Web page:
Moving Pictures
Jun 17, 2013, 09:31AM

Seth Rogen's This Is The End Fizzles

After a hilarious half hour, Rogen’s film degenerates into stoner humor.

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Seth Rogen’s directorial debut This is the End boasts a great premise: a huge party is raging at James Franco’s house in the Hollywood Hills, filled with celebrities, when the apocalypse breaks out. That set-up alone might be one of the best things Rogen and his writing partner Evan Goldberg have ever come up with. A movie packed exclusively with terrified actors playing exaggerated or polar opposite versions of themselves fighting for dear life and coming to terms with seeing a lot of their friends die and their city burn. A movie that takes the piss completely out of itself and everyone involved. This could’ve been far and away their funniest picture yet, solely based on how rich the vein of material is.

This is the End doesn’t fail by any means, and it’s frequently very funny, but it doesn’t bloom or evolve at all from that initial, brilliant seed of an idea. The first 20-30 minutes are completely golden, when most of the cameos are gotten out of the way. Aziz Ansari, Mindy Kaling, Rhianna, Emma Watson, Jason Segel, and Paul Rudd drop in for a line or two, not really given the opportunity to do anything at all. Soon, the end of times is well underway and most of the people at the party are dead, save Franco, Rogen, Jay Baruchel, Craig Robinson, Danny McBride, and Jonah Hill (whose “serious actor” affect is pinched by a line when he’s praying to God to save him—“Dear God, it’s Jonah Hill—from Moneyball”). The movie at this point turns into a band of brothers type deal, and after the initial bloodbath, the apocalypse actually winds down and those messy, patchy shooting the shit improv stretches start filling the gaps, until the end result doesn’t deviate much from where scenes with these guys went in Knocked Up or Superbad or The 40-Year-Old-Virgin.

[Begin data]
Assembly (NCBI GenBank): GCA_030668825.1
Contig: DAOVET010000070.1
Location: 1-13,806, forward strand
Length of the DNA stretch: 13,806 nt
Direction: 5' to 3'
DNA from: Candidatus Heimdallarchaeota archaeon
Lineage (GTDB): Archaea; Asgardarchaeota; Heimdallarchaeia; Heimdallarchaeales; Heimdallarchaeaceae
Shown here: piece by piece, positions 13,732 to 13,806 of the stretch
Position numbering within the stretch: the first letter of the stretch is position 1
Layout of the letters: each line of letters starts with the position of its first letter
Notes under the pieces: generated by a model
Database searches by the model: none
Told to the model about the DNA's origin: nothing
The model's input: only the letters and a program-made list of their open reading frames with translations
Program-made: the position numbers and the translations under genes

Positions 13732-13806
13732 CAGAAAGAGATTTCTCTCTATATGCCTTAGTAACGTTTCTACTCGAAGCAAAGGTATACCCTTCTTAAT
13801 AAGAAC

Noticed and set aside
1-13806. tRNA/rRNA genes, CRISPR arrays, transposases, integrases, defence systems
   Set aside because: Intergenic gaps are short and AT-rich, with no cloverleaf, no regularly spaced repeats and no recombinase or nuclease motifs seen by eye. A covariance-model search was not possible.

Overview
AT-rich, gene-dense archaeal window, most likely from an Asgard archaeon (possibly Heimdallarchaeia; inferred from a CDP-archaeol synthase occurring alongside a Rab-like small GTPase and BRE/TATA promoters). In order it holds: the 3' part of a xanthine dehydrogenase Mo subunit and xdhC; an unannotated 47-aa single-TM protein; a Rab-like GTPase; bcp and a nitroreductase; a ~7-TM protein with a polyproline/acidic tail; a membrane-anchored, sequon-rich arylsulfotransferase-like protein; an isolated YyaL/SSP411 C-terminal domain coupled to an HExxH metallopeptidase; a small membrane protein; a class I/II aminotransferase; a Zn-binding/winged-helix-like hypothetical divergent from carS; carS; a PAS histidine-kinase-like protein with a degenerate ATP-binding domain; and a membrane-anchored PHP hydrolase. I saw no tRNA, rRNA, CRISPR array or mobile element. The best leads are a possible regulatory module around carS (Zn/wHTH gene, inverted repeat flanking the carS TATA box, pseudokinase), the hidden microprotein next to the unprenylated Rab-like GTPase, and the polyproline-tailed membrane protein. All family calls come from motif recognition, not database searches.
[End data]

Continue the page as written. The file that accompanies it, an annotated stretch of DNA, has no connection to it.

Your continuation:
Instead of a constant stream of actors and actresses doused in flames after they mock themselves, Rogen’s movie settles comfortably into the already well-established and arguably exhausted milieu: stoner humor. It hits and it misses. Even though a selling point is that these are actors playing themselves, how they act and what they say isn’t any different from any other funny similar type movie they’ve already been in. Rather than have wild and crazy fun with such a meta and self-referential premise, it never moves past that initial, excited, and stoned inspiration. They don’t want to play themselves as blown out, cartoony asshole LA actor types, which is a shame, because without a doubt, every single second Michael Cera is on screen is uproariously funny. Cera plays a true degenerate version of his shy nice guy persona, throwing blow in Christopher Mintz-Plasse’s face and getting double-teamed in the bathroom, all while wearing a very Miami Vice windbreaker. When he dies early on—gruesomely, impaled on a telephone pole—the real potential for this movie goes as well. It’s such a tease! Now I need to see a film with this Michael Cera. This is the End is good-hearted but it’s too safe, too comfortable, and doesn’t live up to the promise of its set-up at all.

—Follow Nicky Smith on Twitter: @MUGGER1992


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